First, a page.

Market Value as defined under the International Valuation Standards:

the estimated amount for which an asset should exchange on the date of valuation between a willing buyer and a willing seller in an arm’s length transaction after proper marketing wherein the parties had each acted knowledgeably, prudently and without compulsion”.

I guess you may need a simplification of this definition.

  • the estimated amount – this means the value is not fixed but an opinion expressed by the valuer. This explains why two valuers would arrive at two different values, however using the same definition and methodology the difference should be insignificant.
  • exchange – this means that in his mind the valuer must place the property in the market, observe the market dynamics, and judge the value of the property.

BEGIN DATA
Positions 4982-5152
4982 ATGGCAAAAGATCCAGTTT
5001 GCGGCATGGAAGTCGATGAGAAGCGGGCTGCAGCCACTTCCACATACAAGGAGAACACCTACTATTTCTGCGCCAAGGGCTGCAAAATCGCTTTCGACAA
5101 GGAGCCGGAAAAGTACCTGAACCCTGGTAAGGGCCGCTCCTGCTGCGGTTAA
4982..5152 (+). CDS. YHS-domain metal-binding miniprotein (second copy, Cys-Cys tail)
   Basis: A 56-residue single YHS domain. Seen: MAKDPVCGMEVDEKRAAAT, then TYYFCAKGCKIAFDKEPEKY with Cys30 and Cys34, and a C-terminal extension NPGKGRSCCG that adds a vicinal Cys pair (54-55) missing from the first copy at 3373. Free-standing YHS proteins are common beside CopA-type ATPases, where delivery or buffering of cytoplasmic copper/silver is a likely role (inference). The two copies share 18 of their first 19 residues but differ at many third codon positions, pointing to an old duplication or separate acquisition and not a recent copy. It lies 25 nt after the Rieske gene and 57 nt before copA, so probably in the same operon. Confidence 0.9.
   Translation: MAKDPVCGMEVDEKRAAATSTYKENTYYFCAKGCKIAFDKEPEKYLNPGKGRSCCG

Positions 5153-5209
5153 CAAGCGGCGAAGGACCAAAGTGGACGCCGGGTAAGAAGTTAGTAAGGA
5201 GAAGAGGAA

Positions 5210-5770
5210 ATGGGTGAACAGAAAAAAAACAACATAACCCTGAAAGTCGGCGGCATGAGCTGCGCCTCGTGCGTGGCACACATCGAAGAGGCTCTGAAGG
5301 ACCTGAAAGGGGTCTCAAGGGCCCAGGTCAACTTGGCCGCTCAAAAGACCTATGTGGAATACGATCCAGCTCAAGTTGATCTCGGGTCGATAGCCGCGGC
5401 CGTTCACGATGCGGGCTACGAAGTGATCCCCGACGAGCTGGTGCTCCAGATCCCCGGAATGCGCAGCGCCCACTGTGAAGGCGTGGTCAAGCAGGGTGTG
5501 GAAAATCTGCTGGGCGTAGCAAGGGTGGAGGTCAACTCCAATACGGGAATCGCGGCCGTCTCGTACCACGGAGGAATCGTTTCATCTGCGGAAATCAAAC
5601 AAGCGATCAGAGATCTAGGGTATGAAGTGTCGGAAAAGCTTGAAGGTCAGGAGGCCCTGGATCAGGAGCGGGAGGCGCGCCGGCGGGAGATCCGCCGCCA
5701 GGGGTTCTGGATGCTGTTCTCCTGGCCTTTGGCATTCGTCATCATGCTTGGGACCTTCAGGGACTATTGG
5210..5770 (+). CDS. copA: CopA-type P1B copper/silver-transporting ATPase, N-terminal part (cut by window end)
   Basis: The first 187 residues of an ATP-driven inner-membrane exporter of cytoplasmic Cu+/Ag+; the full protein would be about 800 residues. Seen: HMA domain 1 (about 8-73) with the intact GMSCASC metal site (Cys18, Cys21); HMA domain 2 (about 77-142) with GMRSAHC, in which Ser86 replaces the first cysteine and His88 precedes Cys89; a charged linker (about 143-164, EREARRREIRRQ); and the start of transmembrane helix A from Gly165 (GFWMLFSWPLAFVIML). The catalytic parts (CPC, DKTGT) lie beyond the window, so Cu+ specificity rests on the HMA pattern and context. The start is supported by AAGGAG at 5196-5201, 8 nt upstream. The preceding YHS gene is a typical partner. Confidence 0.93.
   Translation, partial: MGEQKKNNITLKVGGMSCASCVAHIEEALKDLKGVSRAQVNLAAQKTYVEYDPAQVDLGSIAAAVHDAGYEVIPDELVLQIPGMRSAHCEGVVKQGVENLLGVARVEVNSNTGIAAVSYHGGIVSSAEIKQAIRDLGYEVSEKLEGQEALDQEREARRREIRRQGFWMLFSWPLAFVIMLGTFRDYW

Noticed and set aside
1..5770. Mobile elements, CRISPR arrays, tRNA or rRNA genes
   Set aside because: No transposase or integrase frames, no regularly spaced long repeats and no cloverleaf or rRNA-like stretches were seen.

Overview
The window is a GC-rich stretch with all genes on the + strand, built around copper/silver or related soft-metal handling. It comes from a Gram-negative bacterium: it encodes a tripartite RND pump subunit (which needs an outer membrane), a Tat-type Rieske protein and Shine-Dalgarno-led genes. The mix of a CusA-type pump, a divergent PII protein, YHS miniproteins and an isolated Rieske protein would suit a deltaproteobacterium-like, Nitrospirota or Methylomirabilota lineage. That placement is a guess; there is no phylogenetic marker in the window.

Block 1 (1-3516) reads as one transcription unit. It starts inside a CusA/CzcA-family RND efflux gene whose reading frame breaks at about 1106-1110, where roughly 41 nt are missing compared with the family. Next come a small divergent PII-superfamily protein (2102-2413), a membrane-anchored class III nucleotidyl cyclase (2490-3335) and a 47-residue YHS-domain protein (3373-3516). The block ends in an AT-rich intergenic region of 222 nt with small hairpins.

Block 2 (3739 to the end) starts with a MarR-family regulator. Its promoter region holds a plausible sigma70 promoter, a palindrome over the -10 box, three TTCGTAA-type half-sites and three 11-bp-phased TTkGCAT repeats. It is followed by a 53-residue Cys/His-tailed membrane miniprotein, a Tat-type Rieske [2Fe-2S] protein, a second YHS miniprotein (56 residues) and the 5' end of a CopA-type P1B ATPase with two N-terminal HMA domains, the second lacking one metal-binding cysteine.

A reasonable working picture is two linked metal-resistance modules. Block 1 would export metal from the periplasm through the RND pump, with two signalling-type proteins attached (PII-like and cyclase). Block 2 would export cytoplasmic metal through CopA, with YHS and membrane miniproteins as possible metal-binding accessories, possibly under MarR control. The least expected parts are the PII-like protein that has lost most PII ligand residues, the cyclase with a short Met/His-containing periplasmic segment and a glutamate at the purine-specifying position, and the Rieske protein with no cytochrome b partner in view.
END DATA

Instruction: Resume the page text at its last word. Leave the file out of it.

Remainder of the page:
• date of valuation – because market changes every time, with ups and downs, we must assume a specific point in time to be accurate.
  • willing buyer, willing seller – this simply means the seller and the buyer envisaged in the market must be driven by their free will to satisfy their own desires.
  • arm’s length transaction – this means there must be no conditions attached to the sale, or relationships that lead to discounting or overbidding for the property.
  • proper marketing – this assume the property is released into the market, and well marketed using appropriate tools, and allowing optimal time to dispose of the property.
  • acted knowledgeably, prudently – both the buyer and the seller envisaged in the market must be well informed, understand the property and market dynamics and make rational decisions.
  • and without compulsion – both the seller and the buyer must be free to act and not forced, coerced or intimidation to act, openly or remotely.